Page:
Seasoning is your friend
It took me until my last year at university to learn that my college dining hall had seasonings — bottles of turmeric, cinnamon, paprika, etc. — all located next to the silverware. I didn’t know this because I never looked. I didn’t even consider adding seasoning to my food, and probably wouldn’t have known what seasoning to use if I had.
Now I know that adding paprika to your spinach salad is bomb, especially when mixed with a little oil so that it holds onto each spinach leaf to maintain the flavor. Seasoning also holds nutritional value. Paprika, for example, is high in vitamins A, E, B6, and iron, and it reduces inflammation, among other benefits.
If your dining hall doesn’t have access to a lot of seasoning, that good ol’ salt and pepper can definitely do the trick (in moderation!). Or you can make your own salad dressing (to stay away from processed ones that are often the only ones available). Easy, healthy, and affordable, making your own salad dressing can be as simple as a quick stir of balsamic vinegar, oil, lemon, and honey in a bowl. And don’t be fooled by the name. This salad dressing can liven up your salad or serve as a sauce for your rice and protein main dish.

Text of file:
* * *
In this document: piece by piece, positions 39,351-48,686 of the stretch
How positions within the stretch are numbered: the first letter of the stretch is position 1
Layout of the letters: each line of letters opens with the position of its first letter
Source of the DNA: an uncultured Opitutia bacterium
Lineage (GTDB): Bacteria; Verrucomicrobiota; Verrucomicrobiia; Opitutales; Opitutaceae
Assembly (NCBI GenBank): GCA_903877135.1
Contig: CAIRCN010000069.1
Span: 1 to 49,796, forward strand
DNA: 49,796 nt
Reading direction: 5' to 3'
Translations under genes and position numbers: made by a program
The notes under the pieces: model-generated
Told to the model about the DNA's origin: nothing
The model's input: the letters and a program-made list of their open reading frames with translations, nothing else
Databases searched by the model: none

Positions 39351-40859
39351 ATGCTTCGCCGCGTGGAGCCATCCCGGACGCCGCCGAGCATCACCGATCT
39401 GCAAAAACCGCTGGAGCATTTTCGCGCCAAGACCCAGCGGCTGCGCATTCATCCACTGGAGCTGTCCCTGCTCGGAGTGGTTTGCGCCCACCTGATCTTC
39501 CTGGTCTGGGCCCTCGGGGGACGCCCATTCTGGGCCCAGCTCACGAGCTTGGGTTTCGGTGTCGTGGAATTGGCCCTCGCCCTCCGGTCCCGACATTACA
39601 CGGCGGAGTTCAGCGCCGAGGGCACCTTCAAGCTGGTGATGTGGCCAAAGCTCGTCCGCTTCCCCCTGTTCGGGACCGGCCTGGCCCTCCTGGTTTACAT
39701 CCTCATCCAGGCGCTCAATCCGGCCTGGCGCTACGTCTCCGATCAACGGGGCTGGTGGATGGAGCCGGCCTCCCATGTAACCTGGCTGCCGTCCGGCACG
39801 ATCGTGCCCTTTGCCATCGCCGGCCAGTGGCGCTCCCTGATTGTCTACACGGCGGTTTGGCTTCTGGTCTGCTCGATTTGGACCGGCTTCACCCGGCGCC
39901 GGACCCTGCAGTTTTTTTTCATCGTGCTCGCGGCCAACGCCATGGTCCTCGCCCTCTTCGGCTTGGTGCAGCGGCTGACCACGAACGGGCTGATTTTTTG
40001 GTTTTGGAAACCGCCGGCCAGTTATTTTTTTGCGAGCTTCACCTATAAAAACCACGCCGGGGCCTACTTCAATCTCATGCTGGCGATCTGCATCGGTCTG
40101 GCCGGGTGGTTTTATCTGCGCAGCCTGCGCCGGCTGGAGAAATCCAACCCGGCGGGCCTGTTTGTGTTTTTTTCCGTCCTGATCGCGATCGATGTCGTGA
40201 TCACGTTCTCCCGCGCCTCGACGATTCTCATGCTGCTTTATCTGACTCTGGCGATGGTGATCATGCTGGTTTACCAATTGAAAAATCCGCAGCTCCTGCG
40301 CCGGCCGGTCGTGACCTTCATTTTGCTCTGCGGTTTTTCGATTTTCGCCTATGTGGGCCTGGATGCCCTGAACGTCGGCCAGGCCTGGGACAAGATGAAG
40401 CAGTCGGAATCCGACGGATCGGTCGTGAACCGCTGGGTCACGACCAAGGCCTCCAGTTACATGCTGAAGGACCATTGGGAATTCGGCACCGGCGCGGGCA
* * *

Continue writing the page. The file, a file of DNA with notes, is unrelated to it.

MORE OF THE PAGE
Add as much color as you can
Speaking of salad dressings, before my healthy eating journey, I hated salads. Growing up, the fact that the McDonald’s cashier gave me the option of salad or burger was mind-boggling to me — I always opted for what I considered at the time the tastier and more filling option: the burger. But as a vegan, options are fewer and I had to do what I had to do: figure out how to make salads tastier and more filling. So I did.
Why just settle for lettuce and tomatoes when you can add black beans, mixed bell peppers, shredded carrots, peaches (or any suitable fruit that your dining hall or budget permits), and a flavor-packed dressing? Switch out the carrots for sweet potatoes to add more carbs, or the peaches for guacamole to get some healthy fats. Experiment with combinations. You’ll be surprised what tastes good together. The more color, the more vitamins and flavor.
Be creative and switch it up
Try not to eat the same thing twice in a row. If you want to stick with healthy carbs by choosing brown rice every day, add salt and pepper one day, spaghetti sauce the next, and then get fancy with a Chipotle-style burrito bowl.